Turkey has pledged to help an Afghan body tasked with seeking reconciliation with the Taliban in return for them laying down arms, a joint statement released by Turkey’s foreign ministry said on Saturday.
Ankara made the pledge in talks with Burhanuddin Rabbani, the head of Afghanistan’s High Council For Peace (HCP) and former president, who visited Turkey last week.
“The government of Turkey recognizes the High Peace Council as a leading Afghan body to coordinate Afghan peace and reconciliation efforts and stands ready to fully support its initiatives and efforts,” the statement by Rabbani and Turkish Foreign Minister Ahmet Davutoglu said.
“Both Afghanistan and Turkey will work in consultation and cooperation with all concerned parties in promoting the peace process in order to ensure successful outcomes,” it said.
Rabbani held “extensive” talks with Davutoglu during his four-day visit, and met also with Turkish President Abdullah Gul and Turkish Prime Minister Recep Tayyip Erdogan, it said.
Afghan President Hamid Karzai established the HCP last year to seek talks with the Taliban in return for them laying down their arms and accepting the Constitution.
The Taliban have publicly rejected the peace overtures.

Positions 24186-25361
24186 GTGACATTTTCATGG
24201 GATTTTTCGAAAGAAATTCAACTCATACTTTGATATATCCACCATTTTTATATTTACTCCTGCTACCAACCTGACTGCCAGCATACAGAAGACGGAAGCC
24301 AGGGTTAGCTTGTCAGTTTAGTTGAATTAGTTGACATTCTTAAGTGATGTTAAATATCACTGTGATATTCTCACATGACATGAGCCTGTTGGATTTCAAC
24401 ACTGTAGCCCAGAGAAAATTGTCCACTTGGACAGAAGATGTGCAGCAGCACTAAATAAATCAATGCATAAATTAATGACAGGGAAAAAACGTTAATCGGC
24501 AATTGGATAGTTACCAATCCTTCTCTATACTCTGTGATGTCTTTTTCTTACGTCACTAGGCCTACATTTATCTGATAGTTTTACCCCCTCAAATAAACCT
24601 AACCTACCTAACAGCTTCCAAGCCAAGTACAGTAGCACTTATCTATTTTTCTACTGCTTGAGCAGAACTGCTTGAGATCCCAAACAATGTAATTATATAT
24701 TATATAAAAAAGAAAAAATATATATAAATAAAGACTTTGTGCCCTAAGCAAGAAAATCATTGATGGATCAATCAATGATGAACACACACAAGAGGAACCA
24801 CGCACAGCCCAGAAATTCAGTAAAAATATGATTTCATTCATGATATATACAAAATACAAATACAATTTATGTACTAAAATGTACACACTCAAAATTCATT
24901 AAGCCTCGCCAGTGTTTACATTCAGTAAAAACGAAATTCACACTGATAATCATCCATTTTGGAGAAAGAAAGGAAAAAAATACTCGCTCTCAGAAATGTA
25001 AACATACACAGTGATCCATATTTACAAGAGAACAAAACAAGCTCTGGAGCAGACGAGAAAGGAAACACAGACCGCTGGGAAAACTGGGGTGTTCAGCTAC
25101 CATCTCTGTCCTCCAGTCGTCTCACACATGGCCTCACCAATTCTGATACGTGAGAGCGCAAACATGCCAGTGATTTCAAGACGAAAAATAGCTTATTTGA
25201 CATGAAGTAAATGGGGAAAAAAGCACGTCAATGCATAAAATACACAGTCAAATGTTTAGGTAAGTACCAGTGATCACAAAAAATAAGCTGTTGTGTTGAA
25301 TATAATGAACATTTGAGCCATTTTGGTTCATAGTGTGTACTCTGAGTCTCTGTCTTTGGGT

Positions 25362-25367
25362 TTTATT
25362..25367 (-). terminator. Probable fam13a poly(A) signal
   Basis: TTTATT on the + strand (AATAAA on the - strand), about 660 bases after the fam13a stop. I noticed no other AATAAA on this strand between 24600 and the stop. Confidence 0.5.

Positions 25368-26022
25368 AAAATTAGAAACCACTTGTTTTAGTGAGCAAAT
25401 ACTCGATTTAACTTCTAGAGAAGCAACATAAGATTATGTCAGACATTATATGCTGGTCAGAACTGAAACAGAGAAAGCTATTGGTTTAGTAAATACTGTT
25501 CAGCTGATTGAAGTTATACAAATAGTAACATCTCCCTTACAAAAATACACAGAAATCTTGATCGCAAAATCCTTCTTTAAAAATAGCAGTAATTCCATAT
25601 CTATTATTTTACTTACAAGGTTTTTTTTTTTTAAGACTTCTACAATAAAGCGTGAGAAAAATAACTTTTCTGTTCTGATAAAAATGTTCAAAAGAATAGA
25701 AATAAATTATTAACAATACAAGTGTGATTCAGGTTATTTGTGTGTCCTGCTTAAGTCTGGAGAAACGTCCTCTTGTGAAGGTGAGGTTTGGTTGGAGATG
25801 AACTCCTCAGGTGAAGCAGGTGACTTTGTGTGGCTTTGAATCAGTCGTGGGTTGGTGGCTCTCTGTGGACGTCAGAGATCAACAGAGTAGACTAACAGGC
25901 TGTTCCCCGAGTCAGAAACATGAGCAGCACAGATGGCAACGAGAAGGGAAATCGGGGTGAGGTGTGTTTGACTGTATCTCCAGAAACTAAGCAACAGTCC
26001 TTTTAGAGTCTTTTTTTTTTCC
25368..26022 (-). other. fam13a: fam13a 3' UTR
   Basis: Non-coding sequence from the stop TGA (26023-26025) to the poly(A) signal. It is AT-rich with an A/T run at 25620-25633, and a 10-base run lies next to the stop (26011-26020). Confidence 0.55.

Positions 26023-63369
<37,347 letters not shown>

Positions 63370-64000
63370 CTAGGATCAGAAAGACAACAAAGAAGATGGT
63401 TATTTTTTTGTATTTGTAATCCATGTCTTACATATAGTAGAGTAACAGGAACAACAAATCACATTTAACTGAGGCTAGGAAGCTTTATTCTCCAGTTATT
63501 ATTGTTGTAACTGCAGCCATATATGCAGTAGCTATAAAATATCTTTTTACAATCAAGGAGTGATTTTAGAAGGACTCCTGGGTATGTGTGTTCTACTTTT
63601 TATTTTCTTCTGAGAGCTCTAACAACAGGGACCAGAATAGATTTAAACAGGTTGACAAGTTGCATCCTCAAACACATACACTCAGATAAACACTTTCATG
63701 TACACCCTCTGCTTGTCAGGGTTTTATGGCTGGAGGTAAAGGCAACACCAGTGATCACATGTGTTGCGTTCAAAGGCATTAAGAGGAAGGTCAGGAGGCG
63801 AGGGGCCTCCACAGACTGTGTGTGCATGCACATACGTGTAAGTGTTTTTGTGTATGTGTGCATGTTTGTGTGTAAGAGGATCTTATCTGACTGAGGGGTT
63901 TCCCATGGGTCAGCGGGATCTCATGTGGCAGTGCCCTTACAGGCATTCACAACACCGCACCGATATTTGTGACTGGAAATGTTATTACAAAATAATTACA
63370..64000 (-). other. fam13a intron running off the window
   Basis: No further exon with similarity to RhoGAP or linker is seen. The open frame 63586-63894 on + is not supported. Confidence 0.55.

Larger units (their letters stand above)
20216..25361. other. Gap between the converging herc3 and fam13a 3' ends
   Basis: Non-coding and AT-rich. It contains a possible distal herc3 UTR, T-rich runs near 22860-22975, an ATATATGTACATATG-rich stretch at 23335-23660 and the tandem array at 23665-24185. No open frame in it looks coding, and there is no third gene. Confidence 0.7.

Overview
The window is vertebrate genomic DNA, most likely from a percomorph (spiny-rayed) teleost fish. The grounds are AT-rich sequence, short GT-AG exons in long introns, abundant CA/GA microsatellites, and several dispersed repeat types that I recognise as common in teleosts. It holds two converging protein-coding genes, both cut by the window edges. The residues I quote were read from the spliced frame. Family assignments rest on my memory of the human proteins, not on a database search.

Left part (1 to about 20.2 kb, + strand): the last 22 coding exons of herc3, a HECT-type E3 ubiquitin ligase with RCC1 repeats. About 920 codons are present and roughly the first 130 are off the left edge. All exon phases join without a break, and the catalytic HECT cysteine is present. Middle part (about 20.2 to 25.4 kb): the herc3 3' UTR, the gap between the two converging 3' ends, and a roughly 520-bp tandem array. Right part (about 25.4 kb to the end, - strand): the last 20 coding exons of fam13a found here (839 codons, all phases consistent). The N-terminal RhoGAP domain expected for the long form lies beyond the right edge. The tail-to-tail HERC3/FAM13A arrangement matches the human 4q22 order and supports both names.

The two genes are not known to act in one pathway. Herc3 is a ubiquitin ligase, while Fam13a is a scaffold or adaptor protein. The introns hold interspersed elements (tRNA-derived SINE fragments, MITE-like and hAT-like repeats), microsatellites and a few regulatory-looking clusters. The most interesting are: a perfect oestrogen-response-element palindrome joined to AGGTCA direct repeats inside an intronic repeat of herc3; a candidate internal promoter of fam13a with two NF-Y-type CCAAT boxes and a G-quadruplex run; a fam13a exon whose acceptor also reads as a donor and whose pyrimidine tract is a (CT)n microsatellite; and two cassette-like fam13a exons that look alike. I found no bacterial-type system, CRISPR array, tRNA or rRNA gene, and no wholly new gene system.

During a visit to Istanbul in December, Karzai spoke of suggestions that the Taliban open a representation office in Turkey or another impartial country “to facilitate reconciliation” in Afghanistan, saying he would be happy if Turkey could provide such a venue.
Gul said at the time he was not aware of such suggestions, but stressed that Turkey “will do anything that would contribute to stability and security” in the conflict-torn country.
Afghanistan has been in the grip of a deadly insurgency waged by remnants of the Taliban since their regime was toppled in a US-led invasion in 2001.
There are around 140,000 international troops in the country, including a Turkish contingent, but they are due to start limited withdrawals from July with the Afghan police and army scheduled to take full control of security by 2014.